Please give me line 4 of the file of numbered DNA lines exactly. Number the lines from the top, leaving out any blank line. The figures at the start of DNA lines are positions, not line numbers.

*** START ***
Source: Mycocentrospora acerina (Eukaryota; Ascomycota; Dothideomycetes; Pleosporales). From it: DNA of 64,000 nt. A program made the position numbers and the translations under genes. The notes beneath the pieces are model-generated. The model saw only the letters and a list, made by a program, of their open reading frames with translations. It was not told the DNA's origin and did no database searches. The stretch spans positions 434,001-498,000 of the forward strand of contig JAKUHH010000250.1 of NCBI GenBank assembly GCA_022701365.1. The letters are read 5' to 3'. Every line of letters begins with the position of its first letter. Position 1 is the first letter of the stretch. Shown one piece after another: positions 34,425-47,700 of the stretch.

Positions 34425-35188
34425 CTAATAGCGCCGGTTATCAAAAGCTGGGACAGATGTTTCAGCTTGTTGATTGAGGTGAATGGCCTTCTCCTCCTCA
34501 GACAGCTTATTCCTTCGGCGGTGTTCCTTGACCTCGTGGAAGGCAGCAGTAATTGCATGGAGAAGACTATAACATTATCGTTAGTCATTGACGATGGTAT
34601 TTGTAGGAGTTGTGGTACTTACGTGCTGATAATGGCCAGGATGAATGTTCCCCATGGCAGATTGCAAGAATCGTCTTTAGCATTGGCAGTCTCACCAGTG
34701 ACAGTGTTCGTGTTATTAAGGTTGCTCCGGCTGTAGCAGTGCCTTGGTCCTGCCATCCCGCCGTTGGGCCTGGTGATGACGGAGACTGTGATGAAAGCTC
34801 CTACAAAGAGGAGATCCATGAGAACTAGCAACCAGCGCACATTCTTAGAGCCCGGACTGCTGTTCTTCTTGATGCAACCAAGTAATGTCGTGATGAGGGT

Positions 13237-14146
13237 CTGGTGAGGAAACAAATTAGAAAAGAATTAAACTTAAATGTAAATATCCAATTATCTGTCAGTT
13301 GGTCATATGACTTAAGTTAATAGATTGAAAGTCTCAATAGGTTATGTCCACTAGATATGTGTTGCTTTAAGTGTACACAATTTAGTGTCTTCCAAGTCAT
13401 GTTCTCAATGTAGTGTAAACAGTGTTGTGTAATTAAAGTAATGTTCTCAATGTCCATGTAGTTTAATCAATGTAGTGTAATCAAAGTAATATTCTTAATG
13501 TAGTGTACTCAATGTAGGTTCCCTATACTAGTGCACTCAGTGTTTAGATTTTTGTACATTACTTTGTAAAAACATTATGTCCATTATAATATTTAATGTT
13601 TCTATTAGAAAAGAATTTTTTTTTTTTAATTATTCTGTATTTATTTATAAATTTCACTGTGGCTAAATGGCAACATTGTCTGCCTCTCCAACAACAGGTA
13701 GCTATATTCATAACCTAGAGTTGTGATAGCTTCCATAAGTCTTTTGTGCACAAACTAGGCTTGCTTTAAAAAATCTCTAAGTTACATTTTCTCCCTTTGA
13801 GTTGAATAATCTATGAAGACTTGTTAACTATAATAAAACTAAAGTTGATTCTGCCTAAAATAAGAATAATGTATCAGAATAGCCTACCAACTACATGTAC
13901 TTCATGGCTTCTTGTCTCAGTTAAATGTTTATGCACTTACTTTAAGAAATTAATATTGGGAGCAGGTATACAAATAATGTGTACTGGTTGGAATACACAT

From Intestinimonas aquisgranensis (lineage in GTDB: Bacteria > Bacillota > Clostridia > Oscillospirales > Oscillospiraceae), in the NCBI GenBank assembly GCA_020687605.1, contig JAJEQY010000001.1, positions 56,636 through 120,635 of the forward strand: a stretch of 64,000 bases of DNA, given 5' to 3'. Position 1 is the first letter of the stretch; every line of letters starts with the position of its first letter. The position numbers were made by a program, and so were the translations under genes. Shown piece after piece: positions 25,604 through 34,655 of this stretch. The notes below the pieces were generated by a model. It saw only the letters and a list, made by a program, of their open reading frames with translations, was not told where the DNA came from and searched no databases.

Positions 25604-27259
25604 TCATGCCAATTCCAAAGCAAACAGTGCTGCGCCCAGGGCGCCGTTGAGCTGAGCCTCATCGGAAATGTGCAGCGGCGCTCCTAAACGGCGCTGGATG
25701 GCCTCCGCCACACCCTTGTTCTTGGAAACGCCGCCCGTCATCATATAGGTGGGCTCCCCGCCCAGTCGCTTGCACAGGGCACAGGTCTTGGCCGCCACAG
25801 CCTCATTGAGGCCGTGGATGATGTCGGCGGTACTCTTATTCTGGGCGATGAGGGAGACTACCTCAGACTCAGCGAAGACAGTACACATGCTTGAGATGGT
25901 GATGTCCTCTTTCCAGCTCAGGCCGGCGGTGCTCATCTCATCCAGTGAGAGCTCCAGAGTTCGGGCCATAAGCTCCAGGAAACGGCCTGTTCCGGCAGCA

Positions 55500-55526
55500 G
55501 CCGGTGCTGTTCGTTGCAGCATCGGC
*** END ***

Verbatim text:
34501 GACAGCTTATTCCTTCGGCGGTGTTCCTTGACCTCGTGGAAGGCAGCAGTAATTGCATGGAGAAGACTATAACATTATCGTTAGTCATTGACGATGGTAT